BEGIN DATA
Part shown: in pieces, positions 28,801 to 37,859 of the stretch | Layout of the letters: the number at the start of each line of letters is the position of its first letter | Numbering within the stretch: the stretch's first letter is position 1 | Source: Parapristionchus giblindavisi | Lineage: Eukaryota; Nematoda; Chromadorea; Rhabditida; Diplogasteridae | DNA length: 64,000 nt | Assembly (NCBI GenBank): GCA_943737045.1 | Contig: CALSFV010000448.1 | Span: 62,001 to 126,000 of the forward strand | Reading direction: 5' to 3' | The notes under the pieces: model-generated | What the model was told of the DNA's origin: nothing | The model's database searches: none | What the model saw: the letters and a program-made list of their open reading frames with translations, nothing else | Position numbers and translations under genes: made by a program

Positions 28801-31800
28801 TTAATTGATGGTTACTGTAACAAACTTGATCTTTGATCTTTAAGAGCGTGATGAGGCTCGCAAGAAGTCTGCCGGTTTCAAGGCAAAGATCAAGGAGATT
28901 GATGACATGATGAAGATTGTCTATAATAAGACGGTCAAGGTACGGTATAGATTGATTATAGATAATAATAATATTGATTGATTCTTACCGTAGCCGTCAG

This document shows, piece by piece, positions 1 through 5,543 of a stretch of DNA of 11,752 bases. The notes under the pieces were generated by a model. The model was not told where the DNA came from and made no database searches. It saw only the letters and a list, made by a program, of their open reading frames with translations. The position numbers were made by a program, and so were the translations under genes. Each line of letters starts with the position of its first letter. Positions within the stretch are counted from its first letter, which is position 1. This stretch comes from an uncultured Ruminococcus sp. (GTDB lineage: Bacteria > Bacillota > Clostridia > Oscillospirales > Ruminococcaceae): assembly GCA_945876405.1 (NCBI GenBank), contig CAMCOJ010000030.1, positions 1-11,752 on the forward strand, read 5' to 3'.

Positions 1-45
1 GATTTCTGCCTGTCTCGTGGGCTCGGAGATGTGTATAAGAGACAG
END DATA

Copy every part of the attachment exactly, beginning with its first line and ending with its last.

Part shown: in pieces, positions 28,801 to 37,859 of the stretch | Layout of the letters: the number at the start of each line of letters is the position of its first letter | Numbering within the stretch: the stretch's first letter is position 1 | Source: Parapristionchus giblindavisi | Lineage: Eukaryota; Nematoda; Chromadorea; Rhabditida; Diplogasteridae | DNA length: 64,000 nt | Assembly (NCBI GenBank): GCA_943737045.1 | Contig: CALSFV010000448.1 | Span: 62,001 to 126,000 of the forward strand | Reading direction: 5' to 3' | The notes under the pieces: model-generated | What the model was told of the DNA's origin: nothing | The model's database searches: none | What the model saw: the letters and a program-made list of their open reading frames with translations, nothing else | Position numbers and translations under genes: made by a program

Positions 28801-31800
28801 TTAATTGATGGTTACTGTAACAAACTTGATCTTTGATCTTTAAGAGCGTGATGAGGCTCGCAAGAAGTCTGCCGGTTTCAAGGCAAAGATCAAGGAGATT
28901 GATGACATGATGAAGATTGTCTATAATAAGACGGTCAAGGTACGGTATAGATTGATTATAGATAATAATAATATTGATTGATTCTTACCGTAGCCGTCAG

This document shows, piece by piece, positions 1 through 5,543 of a stretch of DNA of 11,752 bases. The notes under the pieces were generated by a model. The model was not told where the DNA came from and made no database searches. It saw only the letters and a list, made by a program, of their open reading frames with translations. The position numbers were made by a program, and so were the translations under genes. Each line of letters starts with the position of its first letter. Positions within the stretch are counted from its first letter, which is position 1. This stretch comes from an uncultured Ruminococcus sp. (GTDB lineage: Bacteria > Bacillota > Clostridia > Oscillospirales > Ruminococcaceae): assembly GCA_945876405.1 (NCBI GenBank), contig CAMCOJ010000030.1, positions 1-11,752 on the forward strand, read 5' to 3'.

Positions 1-45
1 GATTTCTGCCTGTCTCGTGGGCTCGGAGATGTGTATAAGAGACAG